GRHS Speech and Debate Team Head to Nationals in June

GRHS Speech and Debate Team Head to Nationals in June

GRHS Speech and Debate photo

GREEN RIVER — The Green River High School speech and debate team has a reason to celebrate as eight of its members qualified for the 2022 national tournament in Louisville, Kentucky, to take place in just a few weeks.

The 2022 National Speech and Debate Association (NSDA) National Tournament will run the week of June 12-17, in which eight of GRHS’ top speech and debaters will compete. Of the 39 members of the team, Abigail Mattson, Douglas Leffers, Mia Worrell, Mason Tollefson, Abby Smith, Faith Duncan, Laural Kurth, and Carter Tuttle will strut their stuff on the national stage.

“All I can say is, wow, what a comeback Green River Speech and Debate has been able to make. Go Wolves,” GRHS Speech and Debate coach Dan Parson said.

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Parson said the team is very young, with just four seniors, five juniors, and the rest of the 39 members being underclassmen.

“These eight kids managed to finish in the top 1 to 2 percent, and earned a chance to represent Green River High School and our community in Louisville, Kentucky, this year,” he said. “They don’t shy away from healthy public discourse, they seek it out. Something that’s becoming rare.”

Proud is not a strong enough word for what I am of these kids. I am inspired by them, and frankly, I think you all should be too.

~ Dan Parson, GRHS Speech and Debate Coach

The National Qualifiers

Of the eight competitors, their skills at the speech and debate podium scan a variety of events. While some qualified for nationals with their storytelling and poetry performances, others are representing their team and school in the congress debates. Below are the competitors, the events they qualified in, and a short statement on what their event is.

Abigail Mattson: Storytelling

“I act out a children’s book,” Mattson said. She said some people may wonder why that is important, to which she said, “sometimes things have to be fun and I know that childhood stories are especially important for kids and can be an impactful part of their lives.”

Douglas Leffers: Big Question Debate

“We get a topic at the very beginning of the year and we have the entire year to prepare both an affirmative and a negative for that argument,” Leffers said. “This year, the argument was religious practice and belief benefits societies.”

Mia Worrell: Poetry

“I don’t write the poems myself, of course, but I actually interpret other peoples’ words. In poetry you normally have one topic that you cover with multiple poems,” Worrell said. “My topic is learning how to love yourself and not changing who you are for anybody else, because that is genuinely important.”

Mason Tollefson: Dramatic Interpretation

“You might be thinking, ‘drama? Isn’t that a theater kids thing?’ Yeah. And I’m not shamed. I get to make people sad,” Tollefson said.

Abby Smith: Oratory

“You write a persuasive speech and you get to choose whatever topic you want, and you go and try to convince the judge that your topic is correct. And then you give them a call to action and after your round you always want the judge to walk away thinking, ‘ok, how does this affect me?,'” Smith said. “I feel the topic of boundaries isn’t brought up enough in serious conversation, it’s more in passing, so it’s a good topic to talk about in oratory round because you’re going out there and you’re making people think.”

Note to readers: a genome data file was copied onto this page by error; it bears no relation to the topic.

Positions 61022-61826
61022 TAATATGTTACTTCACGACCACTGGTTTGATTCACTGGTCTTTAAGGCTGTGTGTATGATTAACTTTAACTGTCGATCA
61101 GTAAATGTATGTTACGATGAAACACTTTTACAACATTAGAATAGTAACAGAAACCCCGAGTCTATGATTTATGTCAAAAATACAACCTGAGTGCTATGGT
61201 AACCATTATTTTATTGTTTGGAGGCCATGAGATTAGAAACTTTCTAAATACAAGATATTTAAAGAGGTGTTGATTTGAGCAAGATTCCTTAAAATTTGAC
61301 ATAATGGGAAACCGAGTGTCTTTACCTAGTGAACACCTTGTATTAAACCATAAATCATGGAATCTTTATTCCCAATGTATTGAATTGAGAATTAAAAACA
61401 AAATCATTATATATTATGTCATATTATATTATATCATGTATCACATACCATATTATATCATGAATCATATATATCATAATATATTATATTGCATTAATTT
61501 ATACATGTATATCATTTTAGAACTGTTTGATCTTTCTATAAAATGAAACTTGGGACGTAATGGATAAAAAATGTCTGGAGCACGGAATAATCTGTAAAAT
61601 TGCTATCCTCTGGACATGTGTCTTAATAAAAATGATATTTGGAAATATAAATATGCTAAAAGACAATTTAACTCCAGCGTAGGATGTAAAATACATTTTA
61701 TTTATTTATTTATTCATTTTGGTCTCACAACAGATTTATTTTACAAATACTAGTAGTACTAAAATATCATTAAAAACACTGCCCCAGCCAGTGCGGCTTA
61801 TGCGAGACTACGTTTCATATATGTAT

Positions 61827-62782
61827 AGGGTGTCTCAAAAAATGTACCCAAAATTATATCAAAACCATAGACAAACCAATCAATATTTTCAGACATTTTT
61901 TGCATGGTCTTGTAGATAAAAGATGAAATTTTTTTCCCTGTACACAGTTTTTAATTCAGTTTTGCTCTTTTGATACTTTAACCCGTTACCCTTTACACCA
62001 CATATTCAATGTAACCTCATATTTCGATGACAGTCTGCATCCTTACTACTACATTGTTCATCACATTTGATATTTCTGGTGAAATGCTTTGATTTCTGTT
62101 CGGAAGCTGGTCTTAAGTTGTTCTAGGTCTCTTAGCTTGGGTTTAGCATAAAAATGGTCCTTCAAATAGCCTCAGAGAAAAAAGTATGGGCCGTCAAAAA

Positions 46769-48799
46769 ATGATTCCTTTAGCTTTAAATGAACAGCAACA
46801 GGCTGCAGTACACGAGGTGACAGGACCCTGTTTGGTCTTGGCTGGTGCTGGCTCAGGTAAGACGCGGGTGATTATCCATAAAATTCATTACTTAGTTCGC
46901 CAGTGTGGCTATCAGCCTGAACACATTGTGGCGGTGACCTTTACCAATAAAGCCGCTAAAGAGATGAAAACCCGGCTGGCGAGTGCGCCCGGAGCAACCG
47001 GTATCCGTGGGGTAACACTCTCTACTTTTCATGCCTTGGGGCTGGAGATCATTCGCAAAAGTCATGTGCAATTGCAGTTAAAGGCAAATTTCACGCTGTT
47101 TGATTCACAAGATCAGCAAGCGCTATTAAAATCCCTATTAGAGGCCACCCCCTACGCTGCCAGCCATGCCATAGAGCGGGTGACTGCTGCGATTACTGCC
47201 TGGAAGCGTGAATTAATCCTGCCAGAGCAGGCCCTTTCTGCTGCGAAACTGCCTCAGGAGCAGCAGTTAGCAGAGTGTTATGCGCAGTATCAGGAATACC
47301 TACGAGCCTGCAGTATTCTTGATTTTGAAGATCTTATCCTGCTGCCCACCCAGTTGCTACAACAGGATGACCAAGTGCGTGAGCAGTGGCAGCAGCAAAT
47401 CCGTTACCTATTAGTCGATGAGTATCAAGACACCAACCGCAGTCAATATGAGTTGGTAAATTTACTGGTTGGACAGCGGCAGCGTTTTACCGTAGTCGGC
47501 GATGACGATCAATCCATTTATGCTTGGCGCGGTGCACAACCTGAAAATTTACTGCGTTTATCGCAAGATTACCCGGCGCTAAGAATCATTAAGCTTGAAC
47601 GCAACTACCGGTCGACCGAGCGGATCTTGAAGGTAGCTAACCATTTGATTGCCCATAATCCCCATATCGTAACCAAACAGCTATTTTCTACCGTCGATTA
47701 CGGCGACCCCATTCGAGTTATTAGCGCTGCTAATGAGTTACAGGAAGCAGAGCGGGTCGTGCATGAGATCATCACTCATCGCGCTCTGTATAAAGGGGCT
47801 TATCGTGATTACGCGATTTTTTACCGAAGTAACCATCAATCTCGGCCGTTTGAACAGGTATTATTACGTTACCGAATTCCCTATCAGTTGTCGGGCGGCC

Faith Duncan: Congressional Debate and International Extemporaneous Speaking

“It’s one of the most boring speech events but it’s really important to me. Each round I get a question like, ‘Will the French oil deal be beneficial to Uganda?’ and then I have 15 minutes to write a speech with 10 different sources in it, and then another 15 minutes to memorize it. Then I deliver it to the judge,” Duncan said.

Laural Kurth: Humorous Interpretation

“It’s basically a one man show, so when I’m performing I get to put myself into someone else’s shoes, but mainly I get to make people laugh. Which I really enjoy doing,” Kurth said.

Carter Tuttle: Congressional Debate (House)

“Congress is boring, however, we all know that in the status quo there are so many problems, and of course the only way to solve those problems is through legislation,” Tuttle said.

The students are looking forward to their national experiences, not only for the competition, but for the friends they’ll make along the way.

“I get to see other peoples’ cultures and make brand new friends, and lifelong friends that I get to take with me everywhere. I think that’s beautiful,” Tuttle said.

Parson said that along with qualifying for nationals, Worrell, Mattson, and Leffers were the team captains this past year. He said they are “true leaders.”

“These guys run team meetings, they conduct practices, they hold real leadership positions,” Parson said.

In addition to the students who worked hard all year, Parson also gave credit to the assistant coaches Nick Hoskins and RaNae Johnson, and three volunteer coaches, who dedicate their time and expertise to the team.

This is the world’s largest and most prestigious speech and debate competition, it’s an international competition… it’s the best of the best. It’s exciting and they are going to represent us all very well, we can all be very proud of them.

~ Dan Parson